A Dowager Hump? Is That The Hump Behind My Neck?

By Dr. Bryant Harris

Have you ever heard of a "Dowager Hump"?

Most people haven't...but I am pretty sure you've seen it and your probably don't want it.

A Dowager hump is one of the most concerning and common postural deformities for women.  (You know...it's that little hump at the point where your neck meets your upper back.)

The appearance of this hump makes women self conscience because it effects their perceived attractiveness.  Women often report that it makes them appear heavier or older, and they frequently try and use their hair to disguise the issue.

Due to the fact that this posture is commonly seen in women as they age, it creates a sense of insecurity regarding their age when it starts to appear.

So what is this "Dowager Hump"?  Is this an inevitable event as we age?  Is Weight Gain Responsible?  Can it be avoided?  What treatments are available?

What is a Dowager Hump?

When you see the rounding of the neck/upper back it generally gets categorized as being a Dowager Hump.  Traditionally, it described the rounding of the upper back seen in older who women who suffered a compression fracture in their spine.  As a result, the compromised vertebrae creates a compensation in the spine leading to the appearance of a hump.

More recently, this term is being used in reference to a pronounced rounding of the spine near the head and neck.  But, it should be known that all rounding is not bad. Coincidentally, the upper back is supposed to have a slight curvature known as a kyphosis.  In some instances, the curve could be a bit exaggerated.  That would be called a "hyper" kyphosis - which basically means extra curving.   A small pad of fat or fibrous tissue on the tip of the hump occasionally accompanies the rounding.

In most instances, postural distortions and muscular imbalances affecting the neck, chest and upper back create this rounding.

What Causes That?

If the "hump" is not related to spinal fractures and osteoporosis, then you are dealing with a problem that is primarily posture related.Common causes of poor posture include:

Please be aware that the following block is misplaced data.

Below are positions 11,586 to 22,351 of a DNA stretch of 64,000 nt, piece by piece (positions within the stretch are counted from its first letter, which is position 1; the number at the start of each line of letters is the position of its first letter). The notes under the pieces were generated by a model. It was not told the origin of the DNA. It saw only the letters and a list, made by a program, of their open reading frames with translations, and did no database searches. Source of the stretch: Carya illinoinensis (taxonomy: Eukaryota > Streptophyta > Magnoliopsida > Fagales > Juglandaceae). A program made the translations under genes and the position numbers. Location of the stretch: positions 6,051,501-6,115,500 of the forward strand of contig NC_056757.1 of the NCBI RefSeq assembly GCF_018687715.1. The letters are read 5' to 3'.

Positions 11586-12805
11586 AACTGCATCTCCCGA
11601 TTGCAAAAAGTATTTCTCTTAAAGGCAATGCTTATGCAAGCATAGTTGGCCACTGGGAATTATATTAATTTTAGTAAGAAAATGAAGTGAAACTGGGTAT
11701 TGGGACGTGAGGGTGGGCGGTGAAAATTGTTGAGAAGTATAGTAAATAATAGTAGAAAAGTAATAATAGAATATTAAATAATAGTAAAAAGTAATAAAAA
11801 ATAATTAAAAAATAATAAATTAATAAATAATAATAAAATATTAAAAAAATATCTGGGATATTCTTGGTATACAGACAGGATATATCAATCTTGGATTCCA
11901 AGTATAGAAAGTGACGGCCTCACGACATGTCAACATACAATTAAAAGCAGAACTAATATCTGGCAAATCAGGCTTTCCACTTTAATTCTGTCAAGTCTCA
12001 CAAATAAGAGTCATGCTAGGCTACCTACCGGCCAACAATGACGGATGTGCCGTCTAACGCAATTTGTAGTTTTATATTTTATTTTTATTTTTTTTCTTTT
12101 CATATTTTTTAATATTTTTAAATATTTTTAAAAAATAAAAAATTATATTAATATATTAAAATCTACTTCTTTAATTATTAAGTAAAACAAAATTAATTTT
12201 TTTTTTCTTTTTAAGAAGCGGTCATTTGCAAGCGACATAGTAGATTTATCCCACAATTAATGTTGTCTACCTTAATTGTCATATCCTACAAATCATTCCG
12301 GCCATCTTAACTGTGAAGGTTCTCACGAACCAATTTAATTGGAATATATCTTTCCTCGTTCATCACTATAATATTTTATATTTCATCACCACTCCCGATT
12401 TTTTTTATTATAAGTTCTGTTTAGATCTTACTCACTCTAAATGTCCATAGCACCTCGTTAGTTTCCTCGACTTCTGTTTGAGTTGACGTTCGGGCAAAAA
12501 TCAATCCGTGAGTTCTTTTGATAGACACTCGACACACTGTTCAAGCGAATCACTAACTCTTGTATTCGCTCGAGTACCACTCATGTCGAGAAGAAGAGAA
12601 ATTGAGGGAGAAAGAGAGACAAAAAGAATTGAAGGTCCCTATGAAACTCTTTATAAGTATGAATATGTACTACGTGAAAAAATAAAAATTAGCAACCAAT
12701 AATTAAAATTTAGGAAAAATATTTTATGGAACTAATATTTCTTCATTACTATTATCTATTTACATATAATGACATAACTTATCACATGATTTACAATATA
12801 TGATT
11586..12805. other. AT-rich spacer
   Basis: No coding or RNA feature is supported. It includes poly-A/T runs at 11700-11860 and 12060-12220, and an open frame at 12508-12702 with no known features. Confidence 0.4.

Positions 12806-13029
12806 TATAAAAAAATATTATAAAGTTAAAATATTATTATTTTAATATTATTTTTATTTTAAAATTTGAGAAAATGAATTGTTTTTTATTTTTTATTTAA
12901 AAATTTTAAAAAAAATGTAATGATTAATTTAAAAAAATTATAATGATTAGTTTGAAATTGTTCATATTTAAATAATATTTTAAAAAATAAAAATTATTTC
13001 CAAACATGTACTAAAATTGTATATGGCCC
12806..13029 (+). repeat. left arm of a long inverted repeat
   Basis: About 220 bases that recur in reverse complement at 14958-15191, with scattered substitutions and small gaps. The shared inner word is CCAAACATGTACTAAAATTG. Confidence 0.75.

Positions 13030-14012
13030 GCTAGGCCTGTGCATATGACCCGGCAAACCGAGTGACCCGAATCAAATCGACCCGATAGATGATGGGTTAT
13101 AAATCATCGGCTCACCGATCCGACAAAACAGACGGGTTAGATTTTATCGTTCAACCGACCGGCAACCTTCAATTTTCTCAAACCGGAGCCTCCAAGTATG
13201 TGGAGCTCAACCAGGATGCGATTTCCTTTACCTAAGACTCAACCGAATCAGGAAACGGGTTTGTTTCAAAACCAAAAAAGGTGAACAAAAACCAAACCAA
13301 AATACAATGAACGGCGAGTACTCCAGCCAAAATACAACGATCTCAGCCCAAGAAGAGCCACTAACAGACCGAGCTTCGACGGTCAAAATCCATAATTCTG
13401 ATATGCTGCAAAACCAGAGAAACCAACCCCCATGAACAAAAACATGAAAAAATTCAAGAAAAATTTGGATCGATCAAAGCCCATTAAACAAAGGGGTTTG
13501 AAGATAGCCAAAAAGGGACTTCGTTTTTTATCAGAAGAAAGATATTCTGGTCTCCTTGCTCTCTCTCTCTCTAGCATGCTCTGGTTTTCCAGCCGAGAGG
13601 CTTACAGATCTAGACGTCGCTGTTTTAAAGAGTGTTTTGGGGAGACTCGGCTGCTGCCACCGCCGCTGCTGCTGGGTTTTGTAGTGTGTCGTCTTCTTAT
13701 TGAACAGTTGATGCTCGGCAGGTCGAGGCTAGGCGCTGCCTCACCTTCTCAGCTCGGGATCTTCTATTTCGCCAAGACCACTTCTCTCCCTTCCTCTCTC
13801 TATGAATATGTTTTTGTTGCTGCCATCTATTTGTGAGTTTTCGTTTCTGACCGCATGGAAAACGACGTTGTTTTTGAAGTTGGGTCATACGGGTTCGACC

1. Sitting at a computer 5+ hours/day
  2. Chronic use of mobile devices (text neck)
  3. Muscular imbalances usually occupational related
  4. Conditions like Parkinson’s disease, Marfan’s Syndrome.
  5. NeuroStructurall Shifts of the spine (Atlas Displacement Complex and Anterior Head Syndrome)

Can it be Reversed?

Remember that a "hump" related to a deformity in the spine like a fracture, severe scoliosis, or congenital malformation cannot be change. It is impossible to alter the shape of anatomy that has been broken or mis-shapen.Y

et, if the "hump" is related to posture, then there are options for it’s improvement.

  • Postural corrective exercises can be performed to strengthen the posterior chain.
  • Massage therapy can address the muscular dysfunction of upper cross syndrome
  • Fat pad removal is becoming a popular technique performed by plastic surgeons to remove the squishy pad feeling on the back of a hump.

These steps can help reduce the cosmetic effects of Dowager’s.

However, there is a real structural problem stemming from this phenomenon. The reason most people who have this "hump" are older is because a shift in the spine can advance the age of your spine through degeneration.

One of the most important conditions to address in people with Dowager’s hump is Anterior Head Syndrome.

anterior head syndrome

When the head shifts forward, it causes the shoulders and thoracic spine to round. If not addressed, the facet joints of the neck stop moving smoothly and lock the head in that forward position. When this head forward movement is corrected, the rest of the spine will often shift back into a normal position and reduce the rounding on its own.

Reducing Anterior head syndrome can reduce the appearance of Dowager’s, but it’s effects go far beyond that. If you’re serious about correcting Dowager’s, then don’t let your fix be purely cosmetic in nature.

If you want to find out if you are moving towards a Dowager Hump, click below to get your Free Self-Assessment Tool!